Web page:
Quick Picks from CMCL

October 25, 2013

Checking In: Unknown Famous People

Filed under: Checking In — Tags: , , , , — Eric D @ 8:00 am

I love a good mystery, and when it comes to real life mysteries I say put my name on the holds list for that book! Of course, I love when a mystery can be summed up and solved in 250 pages, but what about those unsolved mysteries? Well, I may love them even more. There’s always more to read, more theories to explore, and modern day sleuths that keep these cases alive. If you’re like me and love a good mystery, here are three real life mysteries with a twist. These mysteries involve famous people who have never been identified!


D.B. Cooper – Let’s start close to home on this one. Who was D.B. Cooper? A man flying under the alias of Dan Cooper who hijacked a flight from Portland to Seattle in 1971 then demanded $200,000 in ransom and parachutes. Once his demands were met, D.B. Cooper released the plane’s passengers and had the pilots start flying to Mexico City. Somewhere between Seattle and the California/Oregon border, D.B. Cooper disappeared from the plane, presumably by jumping out the door that was opened mid-flight. Want to know more? Check out these books.

Place a hold!   Place a hold!

Jack the Ripper – If you haven’t heard of Jack the Ripper, then put down your coffee. This one is gruesome. Jack the Ripper is the name given to a London serial killer who was active from 1888-1891 in the Whitechapel area. Jack the Ripper wasn’t too kind to his victims and from the evidence left behind, some thought Jack the Ripper had surgical knowledge. I’ll let you read more on the nature of the murders if you so choose. Over the years, Jack the Ripper has been speculated to be responsible for 11 murders, but without a suspect to interview one can only make an educated guess. Many names have been proposed as to who Jack the Ripper was, including the serial killer H.H. Holmes who claimed victims at the 1893 World’s Fair in Chicago and Francis Tumblety, a man posing as a Indian Herb doctor. But who am I to give you theories? You can read about them yourself.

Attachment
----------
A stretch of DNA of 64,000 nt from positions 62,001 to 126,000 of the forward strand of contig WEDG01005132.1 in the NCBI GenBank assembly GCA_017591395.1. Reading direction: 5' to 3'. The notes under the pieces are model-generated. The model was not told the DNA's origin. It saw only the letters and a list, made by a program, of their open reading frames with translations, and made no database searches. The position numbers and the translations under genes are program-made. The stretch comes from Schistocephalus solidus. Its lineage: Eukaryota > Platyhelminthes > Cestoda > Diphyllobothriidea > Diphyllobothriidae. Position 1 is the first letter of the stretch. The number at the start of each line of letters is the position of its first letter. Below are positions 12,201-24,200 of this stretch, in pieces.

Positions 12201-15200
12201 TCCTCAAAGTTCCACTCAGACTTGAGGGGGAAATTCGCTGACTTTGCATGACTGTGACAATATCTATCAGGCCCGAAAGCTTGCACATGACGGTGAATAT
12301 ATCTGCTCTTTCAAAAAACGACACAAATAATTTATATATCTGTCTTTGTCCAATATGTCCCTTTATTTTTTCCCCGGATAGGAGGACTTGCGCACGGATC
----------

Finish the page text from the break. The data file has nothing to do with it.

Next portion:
Place a hold!    Place a hold!    Place a hold!

And for a lighter, tribute-like mystery, how about the Poe Toaster? The Poe Toaster is a name given to the person, or series of persons, who dressed in black and secretly delivered three roses and a half bottle of Martell congnac to Edgar Allan Poe’s grave each year on the famous writer’s birthday. These gifts continued for decades until the last Place a hold!known visit in 2009. Who was the Poe Toaster? Since I have never spotted him myself, I can’t give you any clues, but maybe Laura Lippman can. Then again, maybe she’s unwilling to unmask the Poe Toaster in any way, like a true Baltimorean. If you’re interested in reading Laura Lippman’s essay recounting her glimpse of the Poe Toaster, check out In the Shadow of the Master edited by Michael Connelly. Her essay, entitled In a Strange City : Baltimore and the Poe Toaster, is just one of many excellent writings in this book.

Your partner in true life mystery reading,


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